Monday, November 12, 2012

Hockey Hall of Fame Induction

Pavel Bure, Adam Oates, Joe Sakic and Mats Sundin were inducted into the @HockeyHallFame in #Toronto on Monday, November 12, 2012 in the Allen Lambert Galleria at Brookfield Place.
Even as the NHL languishes in the throes of labour negotiations and lockouts the best can always be honoured and on June 26 Hockey Hall of Fame CEO and Chairman Bill Hay, along with Co-Chairmen Jim Gregory and Pat Quinn announced the Playor Category inductees for 2012. The hockey legends were welcomed as Honoured Members as a result of their contributions to hockey. 
This event played out over a Hockey Hall of Fame 2012 Induction Weekend which had tributes to the inductees, autographed giveaways, guest appearances and the Induction Celebration Gala on the night of the November 12. 

The Haggar Hockey Hall of Fame Legends Classic Sunday was held at the Air Canada Centre on November 11. "Get ready for your captain’s return to the ice! The Haggar Hockey Hall of Fame Legends Classic highlights the Sunday afternoon schedule of the 2012 Hockey Hall of Fame Induction Weekend. Honoured Members Doug Gilmour and Bryan Trottier will captain two legendary all-star teams starring this year’s Hall of Fame Inductees – Mats Sundin, Joe Sakic, Adam Oates and Pavel Bure – and other hockey legends. Prior to the game, witness hockey history as the Class of 2012 receive their Official Honoured Member Blazers and Watches in a special on-ice ceremony at 2:00 p.m. Plus, enjoy pre-game and half-time performances by legendary Canadian musicians, the Spoons."

Here is the news release, including player photos, describing the individual players.

Pavel Bure, a native of Moscow, Russia, joined the Vancouver Canucks for the 1991-92 NHL season and that season won the Calder Trophy as the NHL's Rookie of the Year. A six-time NHL All-Star, he was named to the first team in 1994. As a Florida Panther, he was the NHL's top goal scorer for two consecutive seasons, from 1999 to 2001, before finishing his career with the New York Rangers in 2003.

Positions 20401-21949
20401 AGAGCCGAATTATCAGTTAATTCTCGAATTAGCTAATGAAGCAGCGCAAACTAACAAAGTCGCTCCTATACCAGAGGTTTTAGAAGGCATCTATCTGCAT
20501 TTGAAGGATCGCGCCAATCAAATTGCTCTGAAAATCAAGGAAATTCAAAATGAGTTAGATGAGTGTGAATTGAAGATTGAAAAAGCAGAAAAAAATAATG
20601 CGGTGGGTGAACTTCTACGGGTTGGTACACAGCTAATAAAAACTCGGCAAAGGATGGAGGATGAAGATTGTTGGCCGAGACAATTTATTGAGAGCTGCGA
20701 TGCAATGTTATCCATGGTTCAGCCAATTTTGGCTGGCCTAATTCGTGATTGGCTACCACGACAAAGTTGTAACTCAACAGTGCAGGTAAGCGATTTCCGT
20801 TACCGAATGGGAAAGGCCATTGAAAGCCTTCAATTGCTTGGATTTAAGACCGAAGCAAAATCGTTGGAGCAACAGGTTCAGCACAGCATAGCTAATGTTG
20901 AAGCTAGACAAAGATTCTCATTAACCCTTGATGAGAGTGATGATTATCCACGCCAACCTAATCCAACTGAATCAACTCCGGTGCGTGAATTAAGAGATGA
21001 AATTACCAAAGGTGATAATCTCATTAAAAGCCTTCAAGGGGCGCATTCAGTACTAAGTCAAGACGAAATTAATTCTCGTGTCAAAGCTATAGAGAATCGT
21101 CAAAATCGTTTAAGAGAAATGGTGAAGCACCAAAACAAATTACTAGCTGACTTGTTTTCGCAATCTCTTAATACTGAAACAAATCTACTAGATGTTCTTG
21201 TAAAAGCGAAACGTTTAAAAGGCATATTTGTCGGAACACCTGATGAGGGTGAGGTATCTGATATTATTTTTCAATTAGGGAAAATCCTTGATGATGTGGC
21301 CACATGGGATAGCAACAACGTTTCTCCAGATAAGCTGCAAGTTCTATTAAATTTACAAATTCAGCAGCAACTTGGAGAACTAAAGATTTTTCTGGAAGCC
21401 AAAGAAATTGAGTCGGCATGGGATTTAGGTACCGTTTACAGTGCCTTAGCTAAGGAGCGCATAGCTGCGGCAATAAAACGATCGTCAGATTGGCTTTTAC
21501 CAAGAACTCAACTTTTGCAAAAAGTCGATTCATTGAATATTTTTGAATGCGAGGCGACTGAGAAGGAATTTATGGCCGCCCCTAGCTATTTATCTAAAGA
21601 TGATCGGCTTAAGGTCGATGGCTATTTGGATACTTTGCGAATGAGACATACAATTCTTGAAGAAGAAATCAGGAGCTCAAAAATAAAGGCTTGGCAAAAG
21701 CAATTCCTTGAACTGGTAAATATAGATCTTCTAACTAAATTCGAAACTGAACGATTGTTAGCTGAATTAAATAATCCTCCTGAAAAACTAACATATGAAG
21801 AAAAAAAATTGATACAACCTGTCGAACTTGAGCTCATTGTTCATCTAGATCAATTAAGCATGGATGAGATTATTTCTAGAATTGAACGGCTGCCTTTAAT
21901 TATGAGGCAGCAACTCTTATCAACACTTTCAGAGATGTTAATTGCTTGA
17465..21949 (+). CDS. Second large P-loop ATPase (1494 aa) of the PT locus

"It is a tremendous honour to be selected to the Hockey Hall of Fame," said Bure. "Growing up I never even thought I would be able to play in the NHL, much less make it into the Hockey Hall of Fame."

Adams Oates played three seasons with RPI of the ECAC before signing as an undrafted free agent with the Detroit Red Wings in 1985. He went on to play 19 NHL seasons with seven teams, including four 100-plus point seasons. The sixth all-time NHL career leader in assists with 1,063, Oates retired in 2004.

"Growing up I was a guy who was kind of overlooked and I was fortunate to have the opportunity to go to RPI and have the time for my game to mature," said Oates. "This is a tremendous honour and I look back and realize how lucky I was to have great coaches to help me along the way."

Joe Sakic grew up in Burnaby, British Columbia, before starring with the Swift Current Broncos of the Western Hockey League, winning the CHL's Player of the Year Award in in 1987-88. Drafted 15th overall by the Quebec Nordiques in the 1987 Entry Draft, Joe moved with the team to Colorado and went on to play his entire 20-year career with the same organization. Sakic captained the team for 17 seasons, second longest in NHL history and won Stanley Cups in 1996 and 2001. An NHL First Team All-Star on three occasions, Sakic also played for Canada at three Olympic Games, winning gold and being named MVP in 2002.

"As a kid I always dreamed about making the NHL, but never really thought at all about the Hockey Hall of Fame," said Sakic. "I was fortunate to play 20 seasons, which gave me the opportunity to build on my list of accomplishments. Having great teammates and coaches was a key component of this."

Mats Sundin was born in Bromma, Sweden and was the first European born player to be drafted first overall in the NHL Entry Draft, in 1989 by the Quebec Nordiques. Mats spent 13 seasons with the Toronto Maple Leafs, becoming the franchise’s all-time leader in goals with 420 and assists with 567. Sundin is the first Swedish-born player to reach 1,000 points in the NHL. He represented his home country internationally on 14 occasions, with the culmination being an Olympic gold medal in 2006.

"Three years have passed since I retired and it makes me realize how privileged I was to play my entire career in Canada, where hockey really matters," said Sundin. "Having my hobby and love for a sport become my livelihood really allowed me to live out my dream."

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